Preparation of a new charged nanofiltration membrane based on polyelectrolyte complex by forced fouling induction for a household water purifier
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A new technique is introduced for the preparation of composite membranes based on the salting-out effect. The concept of this new technique consists of three parts: (i) polymer precipitation by the salting-out effect, (ii) blocking the pore structure by pressurizing the precipitated polymer particles (polyelectrolyte), and (iii) deposition of opposite charged polyelectrolyte through ionic cross-linking (polyelectrolyte complex). The pore blocked polyelectrolyte has the role of a membrane, and we called this membrane preparation technique by forced fouling induction “precipitated solute pressurization” (PSP). In this study, water-soluble polymers that are all polyelectrolytes were used as coating materials, namely polyethylenimine (PEI), poly(styrene sulfonic acid-co-maleic acid) (PSSA_MA), and poly(vinyl sulfonic acid) (PVSA). The polymer particles formed by the addition of Mg(NO3)2·6H2O were pressurized and flown to the surface of microporous polyvinyledene fluoride (PVDF) to prepare composite membranes under varying conditions of polyelectrolyte concentration, ionic strength of salt, pressure, annealing temperature, etc. The resulting membranes were characterized in terms of the flux and rejection for 100 ppm NaCl at 4 atm to determine their suitability for application in a household water purifier. A combination of PVSA and PEI polyelectrolyte complex produced by the PSP method showed the best performance of flux of 43 LMH and salt rejection rate of 83%, and this performance was maintained without loss of flux or rejection rate in a durability test carried out for 10 days.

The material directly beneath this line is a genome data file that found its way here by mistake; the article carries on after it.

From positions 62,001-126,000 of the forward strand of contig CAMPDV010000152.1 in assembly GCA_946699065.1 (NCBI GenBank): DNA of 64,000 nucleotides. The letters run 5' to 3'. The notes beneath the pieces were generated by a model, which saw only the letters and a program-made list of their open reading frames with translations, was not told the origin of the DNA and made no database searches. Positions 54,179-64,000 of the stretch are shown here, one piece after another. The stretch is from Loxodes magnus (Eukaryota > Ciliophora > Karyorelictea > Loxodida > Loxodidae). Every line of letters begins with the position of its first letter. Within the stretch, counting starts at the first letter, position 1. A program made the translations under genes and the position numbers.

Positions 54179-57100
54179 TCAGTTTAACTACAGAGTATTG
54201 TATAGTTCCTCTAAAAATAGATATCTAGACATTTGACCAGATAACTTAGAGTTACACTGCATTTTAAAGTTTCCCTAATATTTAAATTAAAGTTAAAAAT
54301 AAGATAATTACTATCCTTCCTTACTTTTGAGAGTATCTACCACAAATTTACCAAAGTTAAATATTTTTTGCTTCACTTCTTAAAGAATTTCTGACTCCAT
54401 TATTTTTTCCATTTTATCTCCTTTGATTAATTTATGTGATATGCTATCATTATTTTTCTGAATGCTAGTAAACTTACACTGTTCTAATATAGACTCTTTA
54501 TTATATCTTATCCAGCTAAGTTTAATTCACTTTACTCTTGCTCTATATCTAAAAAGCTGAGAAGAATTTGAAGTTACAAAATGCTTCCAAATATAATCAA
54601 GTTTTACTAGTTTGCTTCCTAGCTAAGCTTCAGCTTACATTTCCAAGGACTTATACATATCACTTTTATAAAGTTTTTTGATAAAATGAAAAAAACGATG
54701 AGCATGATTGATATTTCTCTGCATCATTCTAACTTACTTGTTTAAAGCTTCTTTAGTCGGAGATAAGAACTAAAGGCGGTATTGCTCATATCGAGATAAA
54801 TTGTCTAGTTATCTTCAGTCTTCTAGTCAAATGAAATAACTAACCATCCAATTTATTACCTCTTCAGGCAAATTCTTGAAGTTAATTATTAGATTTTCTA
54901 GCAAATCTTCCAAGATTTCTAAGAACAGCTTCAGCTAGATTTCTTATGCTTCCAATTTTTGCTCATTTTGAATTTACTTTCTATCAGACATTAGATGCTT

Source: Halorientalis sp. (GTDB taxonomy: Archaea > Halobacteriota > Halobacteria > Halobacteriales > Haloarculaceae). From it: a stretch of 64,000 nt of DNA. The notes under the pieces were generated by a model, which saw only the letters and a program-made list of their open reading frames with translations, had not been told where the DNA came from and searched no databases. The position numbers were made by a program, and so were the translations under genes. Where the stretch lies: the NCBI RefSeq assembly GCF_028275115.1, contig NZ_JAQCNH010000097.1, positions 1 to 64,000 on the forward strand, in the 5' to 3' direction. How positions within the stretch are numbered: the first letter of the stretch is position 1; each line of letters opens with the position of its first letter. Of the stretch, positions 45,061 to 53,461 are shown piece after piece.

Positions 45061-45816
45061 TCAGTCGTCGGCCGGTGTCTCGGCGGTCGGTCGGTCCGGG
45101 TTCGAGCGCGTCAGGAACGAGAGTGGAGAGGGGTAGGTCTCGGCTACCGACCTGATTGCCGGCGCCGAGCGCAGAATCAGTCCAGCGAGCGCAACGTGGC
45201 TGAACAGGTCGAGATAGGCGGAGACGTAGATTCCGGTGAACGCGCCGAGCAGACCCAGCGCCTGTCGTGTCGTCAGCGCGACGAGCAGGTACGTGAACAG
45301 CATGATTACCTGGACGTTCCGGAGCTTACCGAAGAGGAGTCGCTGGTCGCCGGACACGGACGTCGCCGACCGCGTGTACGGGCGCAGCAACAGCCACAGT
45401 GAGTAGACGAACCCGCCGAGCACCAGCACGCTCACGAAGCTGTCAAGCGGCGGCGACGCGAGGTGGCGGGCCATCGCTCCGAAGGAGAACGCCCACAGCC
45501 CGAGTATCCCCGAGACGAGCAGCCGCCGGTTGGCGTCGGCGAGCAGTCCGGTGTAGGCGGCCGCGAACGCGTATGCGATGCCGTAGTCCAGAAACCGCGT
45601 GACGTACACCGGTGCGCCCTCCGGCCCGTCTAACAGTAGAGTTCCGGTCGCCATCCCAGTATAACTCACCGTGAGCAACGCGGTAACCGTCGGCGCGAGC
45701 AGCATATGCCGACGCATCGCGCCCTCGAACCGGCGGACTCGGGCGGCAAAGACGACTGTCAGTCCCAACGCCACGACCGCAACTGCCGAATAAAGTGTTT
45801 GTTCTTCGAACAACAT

Keywordscharged nanofiltration membrane salting-out polyelectrolyte complex forced fouling induction hollow fiber composite membrane
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